Henin parachutes into semi-finals
LONDON, jULY 4 (Reuters) Mental toughness honed by an unusual passion for skydiving helped Justine Henin-Hardenne into the Wimbledon semi-finals today.
The French Open champion beat qualifier Severine Bremond 6-4 6-4 to set up a meeting with her Belgian rival Kim Clijsters in the last four of the only grand slam event she is yet to win.
Henin-Hardenne talked afterwards of her daring hobby and its benefits.
''It's really a passion. It's something I love to do,'' said the 24-year-old. ''When I was off the courts because of injuries and illnesses, I needed to find something to give me adrenaline, and I did.
''For me as a tennis player, winning a grand slam is the most amazing thing I did in my life. What is amazing about skydiving, is you are very, very nervous in the plane.
''That's maybe what I feel before walking on the court. So it's pretty similar.'' Henin-Hardenne said she took up skydiving on the suggestion of her husband after a first round defeat at the French Open in 2002.
''My husband said, 'Let's go.' I jumped. It was nine o'clock in the evening. It was the last plane that was going to take the skydivers up. It was amazing. Everyone should do it.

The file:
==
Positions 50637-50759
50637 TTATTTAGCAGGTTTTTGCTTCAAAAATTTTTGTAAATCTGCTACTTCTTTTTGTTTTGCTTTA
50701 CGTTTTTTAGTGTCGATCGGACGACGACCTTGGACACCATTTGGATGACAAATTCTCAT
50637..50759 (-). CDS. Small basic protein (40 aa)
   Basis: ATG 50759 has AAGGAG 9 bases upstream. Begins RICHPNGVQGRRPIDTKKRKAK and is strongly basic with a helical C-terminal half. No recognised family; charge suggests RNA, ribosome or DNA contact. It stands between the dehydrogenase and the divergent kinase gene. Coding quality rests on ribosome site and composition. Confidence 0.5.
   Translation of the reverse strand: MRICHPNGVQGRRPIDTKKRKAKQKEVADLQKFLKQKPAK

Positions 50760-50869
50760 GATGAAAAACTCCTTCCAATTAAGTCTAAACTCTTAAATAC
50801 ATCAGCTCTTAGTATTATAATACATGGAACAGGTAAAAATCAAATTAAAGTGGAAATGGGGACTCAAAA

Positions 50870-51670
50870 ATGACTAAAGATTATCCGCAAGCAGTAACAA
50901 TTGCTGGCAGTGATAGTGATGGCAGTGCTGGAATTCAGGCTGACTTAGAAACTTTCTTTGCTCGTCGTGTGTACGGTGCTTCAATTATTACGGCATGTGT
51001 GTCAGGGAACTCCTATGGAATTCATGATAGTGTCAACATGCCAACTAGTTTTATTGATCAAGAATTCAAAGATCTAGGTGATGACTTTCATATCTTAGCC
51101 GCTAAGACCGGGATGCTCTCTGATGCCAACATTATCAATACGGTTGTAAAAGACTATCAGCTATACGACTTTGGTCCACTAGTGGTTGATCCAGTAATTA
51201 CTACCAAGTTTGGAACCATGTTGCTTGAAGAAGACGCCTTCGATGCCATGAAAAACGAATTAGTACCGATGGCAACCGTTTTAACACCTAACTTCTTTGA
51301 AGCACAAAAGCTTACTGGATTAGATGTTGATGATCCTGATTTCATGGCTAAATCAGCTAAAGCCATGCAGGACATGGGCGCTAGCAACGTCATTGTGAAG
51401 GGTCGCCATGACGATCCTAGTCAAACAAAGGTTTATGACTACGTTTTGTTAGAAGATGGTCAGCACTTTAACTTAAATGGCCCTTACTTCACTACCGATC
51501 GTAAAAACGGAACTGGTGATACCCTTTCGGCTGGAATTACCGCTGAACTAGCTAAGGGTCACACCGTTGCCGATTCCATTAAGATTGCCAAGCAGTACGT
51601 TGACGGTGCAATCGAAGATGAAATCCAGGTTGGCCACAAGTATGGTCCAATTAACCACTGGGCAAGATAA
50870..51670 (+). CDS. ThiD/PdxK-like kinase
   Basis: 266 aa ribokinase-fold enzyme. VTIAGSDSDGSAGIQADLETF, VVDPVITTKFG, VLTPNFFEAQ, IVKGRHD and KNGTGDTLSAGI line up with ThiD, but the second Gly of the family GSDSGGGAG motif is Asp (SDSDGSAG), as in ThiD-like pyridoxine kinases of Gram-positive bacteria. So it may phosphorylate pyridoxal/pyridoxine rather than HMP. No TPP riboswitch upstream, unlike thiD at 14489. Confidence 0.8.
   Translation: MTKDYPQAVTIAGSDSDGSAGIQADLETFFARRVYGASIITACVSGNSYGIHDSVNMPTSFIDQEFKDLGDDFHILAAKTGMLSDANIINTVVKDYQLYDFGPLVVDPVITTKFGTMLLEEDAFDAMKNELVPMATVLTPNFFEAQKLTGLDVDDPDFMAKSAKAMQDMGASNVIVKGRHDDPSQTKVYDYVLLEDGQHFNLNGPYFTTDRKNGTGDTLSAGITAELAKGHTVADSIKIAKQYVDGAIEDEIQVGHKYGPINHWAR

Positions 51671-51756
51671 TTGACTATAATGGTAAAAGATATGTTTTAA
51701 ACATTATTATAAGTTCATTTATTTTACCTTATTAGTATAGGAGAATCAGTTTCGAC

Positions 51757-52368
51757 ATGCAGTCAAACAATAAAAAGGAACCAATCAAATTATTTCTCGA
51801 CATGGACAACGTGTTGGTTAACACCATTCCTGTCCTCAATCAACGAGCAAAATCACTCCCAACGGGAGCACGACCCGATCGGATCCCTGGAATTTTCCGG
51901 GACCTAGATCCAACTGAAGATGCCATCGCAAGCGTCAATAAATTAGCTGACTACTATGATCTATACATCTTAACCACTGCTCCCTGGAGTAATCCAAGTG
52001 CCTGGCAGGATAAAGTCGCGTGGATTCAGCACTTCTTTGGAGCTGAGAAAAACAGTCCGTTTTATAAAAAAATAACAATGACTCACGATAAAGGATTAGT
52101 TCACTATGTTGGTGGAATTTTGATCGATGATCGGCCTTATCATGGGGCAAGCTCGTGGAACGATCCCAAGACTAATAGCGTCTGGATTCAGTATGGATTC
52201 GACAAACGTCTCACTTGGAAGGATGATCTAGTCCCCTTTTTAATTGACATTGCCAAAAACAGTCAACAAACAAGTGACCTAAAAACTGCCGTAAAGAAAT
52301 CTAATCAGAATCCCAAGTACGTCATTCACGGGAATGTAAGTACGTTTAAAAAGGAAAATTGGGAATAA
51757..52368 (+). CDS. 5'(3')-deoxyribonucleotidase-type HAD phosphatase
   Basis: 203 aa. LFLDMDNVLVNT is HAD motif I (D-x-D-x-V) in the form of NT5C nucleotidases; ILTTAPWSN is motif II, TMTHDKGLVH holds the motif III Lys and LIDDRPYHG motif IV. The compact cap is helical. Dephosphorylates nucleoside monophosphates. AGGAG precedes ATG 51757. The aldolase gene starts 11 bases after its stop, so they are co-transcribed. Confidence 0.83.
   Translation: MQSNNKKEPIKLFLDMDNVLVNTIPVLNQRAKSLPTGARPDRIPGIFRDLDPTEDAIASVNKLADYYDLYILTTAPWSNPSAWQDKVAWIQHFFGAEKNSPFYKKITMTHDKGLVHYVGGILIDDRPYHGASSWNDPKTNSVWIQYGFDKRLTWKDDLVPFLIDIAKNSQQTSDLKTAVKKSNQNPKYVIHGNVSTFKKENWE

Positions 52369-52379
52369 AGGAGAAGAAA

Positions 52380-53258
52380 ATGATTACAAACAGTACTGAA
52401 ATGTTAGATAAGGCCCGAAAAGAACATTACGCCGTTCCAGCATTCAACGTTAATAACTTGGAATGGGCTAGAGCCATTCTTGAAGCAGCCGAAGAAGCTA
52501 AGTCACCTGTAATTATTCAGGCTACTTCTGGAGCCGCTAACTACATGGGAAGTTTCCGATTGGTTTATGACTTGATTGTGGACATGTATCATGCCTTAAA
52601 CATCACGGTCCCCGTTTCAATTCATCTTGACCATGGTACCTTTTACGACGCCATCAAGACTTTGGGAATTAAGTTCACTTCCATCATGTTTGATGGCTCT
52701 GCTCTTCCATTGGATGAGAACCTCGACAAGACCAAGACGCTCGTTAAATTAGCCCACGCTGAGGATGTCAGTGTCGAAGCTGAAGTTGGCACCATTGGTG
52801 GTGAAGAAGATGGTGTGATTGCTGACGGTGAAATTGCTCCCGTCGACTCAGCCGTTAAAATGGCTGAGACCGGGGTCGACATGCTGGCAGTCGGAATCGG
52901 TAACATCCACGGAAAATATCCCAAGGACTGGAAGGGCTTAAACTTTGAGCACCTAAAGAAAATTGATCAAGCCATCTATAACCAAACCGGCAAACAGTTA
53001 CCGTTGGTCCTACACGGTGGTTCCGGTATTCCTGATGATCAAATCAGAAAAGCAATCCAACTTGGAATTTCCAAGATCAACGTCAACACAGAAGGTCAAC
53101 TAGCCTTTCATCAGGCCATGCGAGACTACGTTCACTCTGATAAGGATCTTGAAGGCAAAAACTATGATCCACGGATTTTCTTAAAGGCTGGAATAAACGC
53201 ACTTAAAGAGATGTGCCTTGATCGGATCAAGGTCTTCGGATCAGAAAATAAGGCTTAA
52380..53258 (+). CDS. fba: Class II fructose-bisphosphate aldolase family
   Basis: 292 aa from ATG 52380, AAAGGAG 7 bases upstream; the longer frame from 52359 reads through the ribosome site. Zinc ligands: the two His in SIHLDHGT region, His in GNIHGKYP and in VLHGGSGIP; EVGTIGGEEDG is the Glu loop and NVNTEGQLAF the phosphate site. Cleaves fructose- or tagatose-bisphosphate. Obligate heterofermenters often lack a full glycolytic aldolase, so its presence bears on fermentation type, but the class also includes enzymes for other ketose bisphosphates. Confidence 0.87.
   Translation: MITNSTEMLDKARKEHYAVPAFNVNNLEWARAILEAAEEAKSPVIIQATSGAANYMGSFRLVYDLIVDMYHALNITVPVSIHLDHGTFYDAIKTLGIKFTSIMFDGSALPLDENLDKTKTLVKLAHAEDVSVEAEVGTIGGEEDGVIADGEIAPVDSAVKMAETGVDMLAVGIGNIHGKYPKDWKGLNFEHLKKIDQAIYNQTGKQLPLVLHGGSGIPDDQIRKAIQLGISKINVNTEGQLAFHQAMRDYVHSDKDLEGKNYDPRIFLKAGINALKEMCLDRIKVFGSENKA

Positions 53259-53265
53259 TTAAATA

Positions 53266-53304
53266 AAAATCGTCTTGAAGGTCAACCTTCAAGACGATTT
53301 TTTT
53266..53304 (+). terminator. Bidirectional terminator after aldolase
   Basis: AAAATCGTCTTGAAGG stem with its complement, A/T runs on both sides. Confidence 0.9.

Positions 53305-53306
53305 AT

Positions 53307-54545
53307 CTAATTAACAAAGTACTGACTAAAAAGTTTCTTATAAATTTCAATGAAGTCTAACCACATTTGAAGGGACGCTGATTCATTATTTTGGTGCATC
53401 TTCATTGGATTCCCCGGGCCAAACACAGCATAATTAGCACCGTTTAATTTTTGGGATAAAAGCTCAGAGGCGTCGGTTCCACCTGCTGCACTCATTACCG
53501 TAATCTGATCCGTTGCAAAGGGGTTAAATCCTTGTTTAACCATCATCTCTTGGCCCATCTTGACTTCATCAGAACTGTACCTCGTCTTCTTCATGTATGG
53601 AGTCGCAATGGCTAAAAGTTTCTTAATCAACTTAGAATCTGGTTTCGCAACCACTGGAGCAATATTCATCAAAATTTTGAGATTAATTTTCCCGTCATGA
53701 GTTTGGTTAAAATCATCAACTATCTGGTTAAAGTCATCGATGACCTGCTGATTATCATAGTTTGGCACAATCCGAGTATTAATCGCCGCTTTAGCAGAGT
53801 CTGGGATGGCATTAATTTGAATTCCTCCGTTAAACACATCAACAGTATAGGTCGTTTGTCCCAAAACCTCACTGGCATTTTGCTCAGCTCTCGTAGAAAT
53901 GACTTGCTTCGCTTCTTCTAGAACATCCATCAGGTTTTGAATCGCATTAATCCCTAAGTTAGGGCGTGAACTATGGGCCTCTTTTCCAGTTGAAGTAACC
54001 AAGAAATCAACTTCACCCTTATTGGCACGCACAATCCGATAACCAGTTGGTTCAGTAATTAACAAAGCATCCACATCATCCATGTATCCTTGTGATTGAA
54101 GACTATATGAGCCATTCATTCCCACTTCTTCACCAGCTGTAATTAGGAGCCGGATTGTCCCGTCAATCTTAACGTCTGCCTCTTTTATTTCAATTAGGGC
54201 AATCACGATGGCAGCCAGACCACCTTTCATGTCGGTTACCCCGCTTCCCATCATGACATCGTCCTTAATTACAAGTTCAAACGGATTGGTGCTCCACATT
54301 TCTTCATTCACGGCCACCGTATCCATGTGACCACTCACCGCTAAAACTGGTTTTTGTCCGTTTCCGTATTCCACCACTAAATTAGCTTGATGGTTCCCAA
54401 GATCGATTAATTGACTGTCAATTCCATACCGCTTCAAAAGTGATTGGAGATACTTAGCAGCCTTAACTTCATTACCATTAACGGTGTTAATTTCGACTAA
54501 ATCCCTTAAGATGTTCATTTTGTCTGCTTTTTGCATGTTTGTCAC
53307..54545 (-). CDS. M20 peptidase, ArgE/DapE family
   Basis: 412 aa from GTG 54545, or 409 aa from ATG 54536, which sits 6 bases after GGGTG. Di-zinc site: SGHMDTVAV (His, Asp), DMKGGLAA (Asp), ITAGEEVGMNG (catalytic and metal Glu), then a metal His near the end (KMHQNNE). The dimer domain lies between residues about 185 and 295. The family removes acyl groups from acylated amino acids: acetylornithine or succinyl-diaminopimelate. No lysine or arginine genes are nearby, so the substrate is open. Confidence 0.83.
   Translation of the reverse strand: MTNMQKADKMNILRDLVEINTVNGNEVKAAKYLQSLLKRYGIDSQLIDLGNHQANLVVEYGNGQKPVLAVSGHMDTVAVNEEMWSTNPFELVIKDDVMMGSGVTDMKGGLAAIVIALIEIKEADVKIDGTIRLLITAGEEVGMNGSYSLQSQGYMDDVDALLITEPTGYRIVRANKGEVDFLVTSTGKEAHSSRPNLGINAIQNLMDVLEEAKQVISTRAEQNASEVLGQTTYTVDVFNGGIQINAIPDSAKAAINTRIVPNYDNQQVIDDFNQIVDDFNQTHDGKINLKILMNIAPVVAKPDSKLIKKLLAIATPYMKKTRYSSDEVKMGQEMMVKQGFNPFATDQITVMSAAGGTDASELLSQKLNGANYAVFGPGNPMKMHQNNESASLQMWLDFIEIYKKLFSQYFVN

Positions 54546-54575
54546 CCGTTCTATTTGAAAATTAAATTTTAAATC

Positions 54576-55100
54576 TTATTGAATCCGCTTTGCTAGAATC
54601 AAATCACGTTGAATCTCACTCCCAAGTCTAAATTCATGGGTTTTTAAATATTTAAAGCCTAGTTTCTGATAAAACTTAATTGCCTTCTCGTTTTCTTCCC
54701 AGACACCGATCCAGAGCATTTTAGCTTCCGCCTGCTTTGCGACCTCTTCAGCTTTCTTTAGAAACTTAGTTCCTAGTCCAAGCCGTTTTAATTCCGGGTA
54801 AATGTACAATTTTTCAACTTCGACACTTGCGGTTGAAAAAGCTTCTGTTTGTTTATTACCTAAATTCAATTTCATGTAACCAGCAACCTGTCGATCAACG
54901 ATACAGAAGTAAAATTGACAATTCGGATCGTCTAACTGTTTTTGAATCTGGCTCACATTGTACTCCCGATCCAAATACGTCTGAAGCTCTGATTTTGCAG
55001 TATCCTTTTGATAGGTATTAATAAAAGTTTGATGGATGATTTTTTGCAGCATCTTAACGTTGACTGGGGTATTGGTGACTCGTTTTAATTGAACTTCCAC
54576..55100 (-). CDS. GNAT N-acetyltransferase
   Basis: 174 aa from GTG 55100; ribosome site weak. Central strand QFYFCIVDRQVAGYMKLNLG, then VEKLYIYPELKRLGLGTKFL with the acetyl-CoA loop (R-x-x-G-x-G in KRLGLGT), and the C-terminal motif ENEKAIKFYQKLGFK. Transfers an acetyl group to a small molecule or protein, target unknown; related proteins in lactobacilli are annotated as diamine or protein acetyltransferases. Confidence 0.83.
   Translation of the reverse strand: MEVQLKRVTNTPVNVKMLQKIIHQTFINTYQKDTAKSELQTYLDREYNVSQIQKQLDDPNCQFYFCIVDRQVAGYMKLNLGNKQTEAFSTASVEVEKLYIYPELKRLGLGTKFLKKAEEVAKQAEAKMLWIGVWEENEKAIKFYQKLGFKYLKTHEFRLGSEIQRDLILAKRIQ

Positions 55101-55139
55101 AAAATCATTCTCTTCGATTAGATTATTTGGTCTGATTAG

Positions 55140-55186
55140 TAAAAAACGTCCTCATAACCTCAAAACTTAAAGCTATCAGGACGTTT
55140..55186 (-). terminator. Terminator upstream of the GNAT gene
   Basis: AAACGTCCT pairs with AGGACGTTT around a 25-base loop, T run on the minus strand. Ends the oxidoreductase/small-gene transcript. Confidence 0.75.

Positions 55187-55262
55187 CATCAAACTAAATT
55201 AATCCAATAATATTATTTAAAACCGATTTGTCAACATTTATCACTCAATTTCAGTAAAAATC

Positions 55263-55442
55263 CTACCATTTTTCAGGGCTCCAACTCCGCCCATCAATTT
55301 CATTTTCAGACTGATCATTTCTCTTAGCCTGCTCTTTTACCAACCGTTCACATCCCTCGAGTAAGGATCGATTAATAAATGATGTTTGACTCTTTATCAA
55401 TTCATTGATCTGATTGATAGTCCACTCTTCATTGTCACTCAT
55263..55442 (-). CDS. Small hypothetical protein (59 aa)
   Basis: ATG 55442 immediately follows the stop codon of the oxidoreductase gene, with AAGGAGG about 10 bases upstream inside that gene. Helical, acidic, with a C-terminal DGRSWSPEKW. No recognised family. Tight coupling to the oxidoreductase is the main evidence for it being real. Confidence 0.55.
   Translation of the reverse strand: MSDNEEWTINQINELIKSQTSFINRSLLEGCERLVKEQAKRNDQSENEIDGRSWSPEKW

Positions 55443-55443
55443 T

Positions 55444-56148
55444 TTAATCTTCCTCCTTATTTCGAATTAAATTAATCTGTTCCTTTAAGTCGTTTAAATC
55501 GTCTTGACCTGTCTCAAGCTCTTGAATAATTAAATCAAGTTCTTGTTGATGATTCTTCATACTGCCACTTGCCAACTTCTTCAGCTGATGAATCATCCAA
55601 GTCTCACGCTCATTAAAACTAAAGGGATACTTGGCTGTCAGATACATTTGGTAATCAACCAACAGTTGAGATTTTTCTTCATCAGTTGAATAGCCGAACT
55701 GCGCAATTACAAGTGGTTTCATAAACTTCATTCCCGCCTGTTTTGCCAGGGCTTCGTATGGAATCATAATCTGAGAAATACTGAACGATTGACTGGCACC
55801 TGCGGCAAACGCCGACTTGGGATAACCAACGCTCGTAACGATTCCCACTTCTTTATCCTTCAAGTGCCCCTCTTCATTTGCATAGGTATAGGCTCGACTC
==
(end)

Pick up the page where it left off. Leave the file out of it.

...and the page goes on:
''It's something that you don't have any regrets about. Maybe you only do it once because you're too scared but you are really proud of it. It's a bit crazy. You need to be a bit crazy to do it.'' Henin-Hardenne refused to buckle on Tuesday when Frenchwoman Bremond fought gallantly in each set before eventually succumbing.
''The most important thing is to win and then when you can play well, that's great,'' added Henin-Hardenne. ''That's what I've done from the beginning of the tournament.
''But right now the main important thing is the mental side, the emotional side, it's more than the game itself.
''When you in the semis or even in the quarters, everyone is playing good tennis. But you need to deal with the situation and that's what I'm trying to do right now.
''I try to stay very focused on my job and what I have to do and not think too much about what could happen and about the other players. I'm very focused on myself, so that's good.'' REUTERS SHB KP2250